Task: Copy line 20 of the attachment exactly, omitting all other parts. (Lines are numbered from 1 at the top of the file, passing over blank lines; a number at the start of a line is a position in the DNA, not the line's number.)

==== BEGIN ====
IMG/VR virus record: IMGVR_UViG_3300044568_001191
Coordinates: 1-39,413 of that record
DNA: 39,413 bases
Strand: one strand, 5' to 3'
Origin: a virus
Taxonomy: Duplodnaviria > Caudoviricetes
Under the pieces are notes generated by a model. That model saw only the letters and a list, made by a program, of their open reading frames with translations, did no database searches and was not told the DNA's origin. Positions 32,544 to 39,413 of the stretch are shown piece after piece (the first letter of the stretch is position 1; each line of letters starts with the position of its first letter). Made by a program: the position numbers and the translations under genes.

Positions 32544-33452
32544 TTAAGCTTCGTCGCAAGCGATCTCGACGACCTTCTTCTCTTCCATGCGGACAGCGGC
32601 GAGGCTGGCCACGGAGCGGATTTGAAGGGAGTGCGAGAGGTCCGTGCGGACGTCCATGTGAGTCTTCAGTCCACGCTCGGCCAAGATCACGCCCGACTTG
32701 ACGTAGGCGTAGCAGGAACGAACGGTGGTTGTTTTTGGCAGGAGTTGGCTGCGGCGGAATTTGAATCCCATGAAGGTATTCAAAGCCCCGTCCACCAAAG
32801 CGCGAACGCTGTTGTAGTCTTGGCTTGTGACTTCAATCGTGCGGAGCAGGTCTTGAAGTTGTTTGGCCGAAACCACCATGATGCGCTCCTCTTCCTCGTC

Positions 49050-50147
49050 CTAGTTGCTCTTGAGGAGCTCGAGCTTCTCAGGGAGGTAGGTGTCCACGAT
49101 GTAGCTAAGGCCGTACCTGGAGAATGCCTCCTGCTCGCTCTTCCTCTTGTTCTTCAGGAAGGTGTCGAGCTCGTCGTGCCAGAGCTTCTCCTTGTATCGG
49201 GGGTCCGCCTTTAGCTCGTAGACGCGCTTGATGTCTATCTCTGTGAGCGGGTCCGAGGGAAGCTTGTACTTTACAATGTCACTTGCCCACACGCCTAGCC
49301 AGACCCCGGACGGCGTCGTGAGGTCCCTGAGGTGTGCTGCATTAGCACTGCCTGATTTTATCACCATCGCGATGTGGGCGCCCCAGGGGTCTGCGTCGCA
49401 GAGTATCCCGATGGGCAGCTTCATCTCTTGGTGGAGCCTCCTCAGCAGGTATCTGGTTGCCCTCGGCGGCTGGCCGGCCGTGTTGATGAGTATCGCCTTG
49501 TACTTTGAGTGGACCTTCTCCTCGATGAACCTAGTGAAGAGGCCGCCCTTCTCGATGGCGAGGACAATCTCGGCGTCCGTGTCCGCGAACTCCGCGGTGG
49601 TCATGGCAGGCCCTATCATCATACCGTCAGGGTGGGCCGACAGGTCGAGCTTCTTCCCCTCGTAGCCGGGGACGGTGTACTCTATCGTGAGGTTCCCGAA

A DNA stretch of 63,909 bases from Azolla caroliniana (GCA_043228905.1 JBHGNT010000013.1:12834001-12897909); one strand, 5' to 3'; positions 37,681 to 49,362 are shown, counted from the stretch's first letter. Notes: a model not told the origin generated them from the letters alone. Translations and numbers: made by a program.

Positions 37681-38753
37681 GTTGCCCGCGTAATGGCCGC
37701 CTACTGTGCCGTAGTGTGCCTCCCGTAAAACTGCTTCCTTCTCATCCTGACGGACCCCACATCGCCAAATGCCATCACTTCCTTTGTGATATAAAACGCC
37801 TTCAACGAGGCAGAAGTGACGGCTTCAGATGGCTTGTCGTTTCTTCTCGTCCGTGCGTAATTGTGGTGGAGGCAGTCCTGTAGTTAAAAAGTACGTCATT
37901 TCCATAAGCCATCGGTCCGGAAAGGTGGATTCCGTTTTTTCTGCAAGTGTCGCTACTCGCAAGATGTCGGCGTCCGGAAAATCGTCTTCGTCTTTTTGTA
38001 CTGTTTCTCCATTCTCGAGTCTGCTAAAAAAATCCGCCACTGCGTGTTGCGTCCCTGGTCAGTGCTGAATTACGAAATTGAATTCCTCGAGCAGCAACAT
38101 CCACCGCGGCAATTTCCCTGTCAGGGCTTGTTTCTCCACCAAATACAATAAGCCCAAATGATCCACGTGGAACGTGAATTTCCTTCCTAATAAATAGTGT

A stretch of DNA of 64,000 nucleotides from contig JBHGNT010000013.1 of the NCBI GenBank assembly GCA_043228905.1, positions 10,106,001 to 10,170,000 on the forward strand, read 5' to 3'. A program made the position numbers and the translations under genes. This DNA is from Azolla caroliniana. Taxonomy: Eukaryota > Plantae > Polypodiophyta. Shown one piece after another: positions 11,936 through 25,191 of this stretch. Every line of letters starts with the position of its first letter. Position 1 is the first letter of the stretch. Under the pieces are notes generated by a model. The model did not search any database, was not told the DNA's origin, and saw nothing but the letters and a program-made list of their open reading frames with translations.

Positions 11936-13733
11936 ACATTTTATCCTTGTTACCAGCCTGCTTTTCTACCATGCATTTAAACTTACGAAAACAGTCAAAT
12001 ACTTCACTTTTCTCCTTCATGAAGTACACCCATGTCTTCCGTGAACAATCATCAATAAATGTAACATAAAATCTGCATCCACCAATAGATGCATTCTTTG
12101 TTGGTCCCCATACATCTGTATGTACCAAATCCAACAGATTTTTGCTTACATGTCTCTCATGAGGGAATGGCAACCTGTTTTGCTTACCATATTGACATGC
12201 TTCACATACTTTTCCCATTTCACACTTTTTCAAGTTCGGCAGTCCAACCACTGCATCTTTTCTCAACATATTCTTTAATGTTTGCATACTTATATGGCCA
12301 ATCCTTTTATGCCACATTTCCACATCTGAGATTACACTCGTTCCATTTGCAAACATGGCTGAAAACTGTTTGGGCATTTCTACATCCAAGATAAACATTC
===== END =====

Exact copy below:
49601 TCATGGCAGGCCCTATCATCATACCGTCAGGGTGGGCCGACAGGTCGAGCTTCTTCCCCTCGTAGCCGGGGACGGTGTACTCTATCGTGAGGTTCCCGAA